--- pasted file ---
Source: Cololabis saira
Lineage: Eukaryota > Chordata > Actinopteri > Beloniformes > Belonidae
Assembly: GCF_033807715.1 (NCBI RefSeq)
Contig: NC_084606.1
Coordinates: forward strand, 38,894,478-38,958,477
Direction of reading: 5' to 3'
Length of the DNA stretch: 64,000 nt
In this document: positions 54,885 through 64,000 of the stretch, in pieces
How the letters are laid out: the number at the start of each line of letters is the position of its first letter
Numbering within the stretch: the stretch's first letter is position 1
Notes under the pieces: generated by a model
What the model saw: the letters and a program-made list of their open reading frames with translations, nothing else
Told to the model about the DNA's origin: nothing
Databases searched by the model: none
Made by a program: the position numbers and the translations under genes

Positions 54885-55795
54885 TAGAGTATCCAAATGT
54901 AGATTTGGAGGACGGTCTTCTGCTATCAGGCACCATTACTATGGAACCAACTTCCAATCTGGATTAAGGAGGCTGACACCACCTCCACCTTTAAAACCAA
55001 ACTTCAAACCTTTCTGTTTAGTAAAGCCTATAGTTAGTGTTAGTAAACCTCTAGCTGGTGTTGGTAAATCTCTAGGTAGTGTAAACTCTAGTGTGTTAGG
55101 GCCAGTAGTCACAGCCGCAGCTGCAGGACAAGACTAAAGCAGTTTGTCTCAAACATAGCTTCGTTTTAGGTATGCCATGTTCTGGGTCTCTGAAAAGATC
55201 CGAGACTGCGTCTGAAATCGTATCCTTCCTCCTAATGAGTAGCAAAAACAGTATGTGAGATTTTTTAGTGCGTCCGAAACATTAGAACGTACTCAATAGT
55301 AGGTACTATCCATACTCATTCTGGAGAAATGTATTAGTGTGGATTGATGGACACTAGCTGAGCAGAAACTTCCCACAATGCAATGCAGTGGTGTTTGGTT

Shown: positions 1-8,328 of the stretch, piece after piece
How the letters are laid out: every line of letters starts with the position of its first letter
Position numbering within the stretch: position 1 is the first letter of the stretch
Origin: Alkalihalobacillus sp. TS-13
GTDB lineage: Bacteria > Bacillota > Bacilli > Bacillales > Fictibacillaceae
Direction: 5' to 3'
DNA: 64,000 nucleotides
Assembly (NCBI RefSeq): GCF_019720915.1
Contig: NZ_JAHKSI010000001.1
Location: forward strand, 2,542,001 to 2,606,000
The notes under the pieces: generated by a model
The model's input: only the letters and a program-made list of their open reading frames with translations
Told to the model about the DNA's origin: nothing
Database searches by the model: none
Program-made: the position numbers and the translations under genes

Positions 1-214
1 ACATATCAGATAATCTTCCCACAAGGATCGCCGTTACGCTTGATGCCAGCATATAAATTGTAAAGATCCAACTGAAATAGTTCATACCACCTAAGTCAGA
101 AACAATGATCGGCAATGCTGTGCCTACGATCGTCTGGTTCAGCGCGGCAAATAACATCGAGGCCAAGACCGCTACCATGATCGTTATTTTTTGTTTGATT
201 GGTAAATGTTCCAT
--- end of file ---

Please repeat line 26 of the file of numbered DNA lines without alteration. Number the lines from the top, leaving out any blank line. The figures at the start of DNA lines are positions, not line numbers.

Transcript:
Origin: Alkalihalobacillus sp. TS-13